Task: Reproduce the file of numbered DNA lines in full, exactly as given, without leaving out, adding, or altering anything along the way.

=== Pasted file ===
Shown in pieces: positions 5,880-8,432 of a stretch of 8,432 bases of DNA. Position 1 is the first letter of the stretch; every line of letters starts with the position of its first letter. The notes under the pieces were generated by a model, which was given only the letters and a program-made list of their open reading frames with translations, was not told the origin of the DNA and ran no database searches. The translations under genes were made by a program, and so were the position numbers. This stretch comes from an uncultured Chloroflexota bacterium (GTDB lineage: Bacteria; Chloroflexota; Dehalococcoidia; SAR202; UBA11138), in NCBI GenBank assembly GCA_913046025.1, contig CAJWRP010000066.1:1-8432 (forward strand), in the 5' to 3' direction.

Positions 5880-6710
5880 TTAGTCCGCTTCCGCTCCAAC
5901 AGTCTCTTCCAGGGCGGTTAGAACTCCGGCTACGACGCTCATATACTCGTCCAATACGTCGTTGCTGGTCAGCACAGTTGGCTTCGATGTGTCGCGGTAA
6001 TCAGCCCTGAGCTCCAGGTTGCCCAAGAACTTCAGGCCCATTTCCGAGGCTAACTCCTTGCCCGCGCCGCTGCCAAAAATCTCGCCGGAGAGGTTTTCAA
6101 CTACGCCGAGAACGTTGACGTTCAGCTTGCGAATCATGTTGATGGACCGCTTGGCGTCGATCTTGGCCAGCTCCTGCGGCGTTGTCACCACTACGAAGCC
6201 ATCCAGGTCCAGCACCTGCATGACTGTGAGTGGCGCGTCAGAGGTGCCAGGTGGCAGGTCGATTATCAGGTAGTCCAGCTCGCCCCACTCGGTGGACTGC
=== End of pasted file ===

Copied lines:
Shown in pieces: positions 5,880-8,432 of a stretch of 8,432 bases of DNA. Position 1 is the first letter of the stretch; every line of letters starts with the position of its first letter. The notes under the pieces were generated by a model, which was given only the letters and a program-made list of their open reading frames with translations, was not told the origin of the DNA and ran no database searches. The translations under genes were made by a program, and so were the position numbers. This stretch comes from an uncultured Chloroflexota bacterium (GTDB lineage: Bacteria; Chloroflexota; Dehalococcoidia; SAR202; UBA11138), in NCBI GenBank assembly GCA_913046025.1, contig CAJWRP010000066.1:1-8432 (forward strand), in the 5' to 3' direction.

Positions 5880-6710
5880 TTAGTCCGCTTCCGCTCCAAC
5901 AGTCTCTTCCAGGGCGGTTAGAACTCCGGCTACGACGCTCATATACTCGTCCAATACGTCGTTGCTGGTCAGCACAGTTGGCTTCGATGTGTCGCGGTAA
6001 TCAGCCCTGAGCTCCAGGTTGCCCAAGAACTTCAGGCCCATTTCCGAGGCTAACTCCTTGCCCGCGCCGCTGCCAAAAATCTCGCCGGAGAGGTTTTCAA
6101 CTACGCCGAGAACGTTGACGTTCAGCTTGCGAATCATGTTGATGGACCGCTTGGCGTCGATCTTGGCCAGCTCCTGCGGCGTTGTCACCACTACGAAGCC
6201 ATCCAGGTCCAGCACCTGCATGACTGTGAGTGGCGCGTCAGAGGTGCCAGGTGGCAGGTCGATTATCAGGTAGTCCAGCTCGCCCCACTCGGTGGACTGC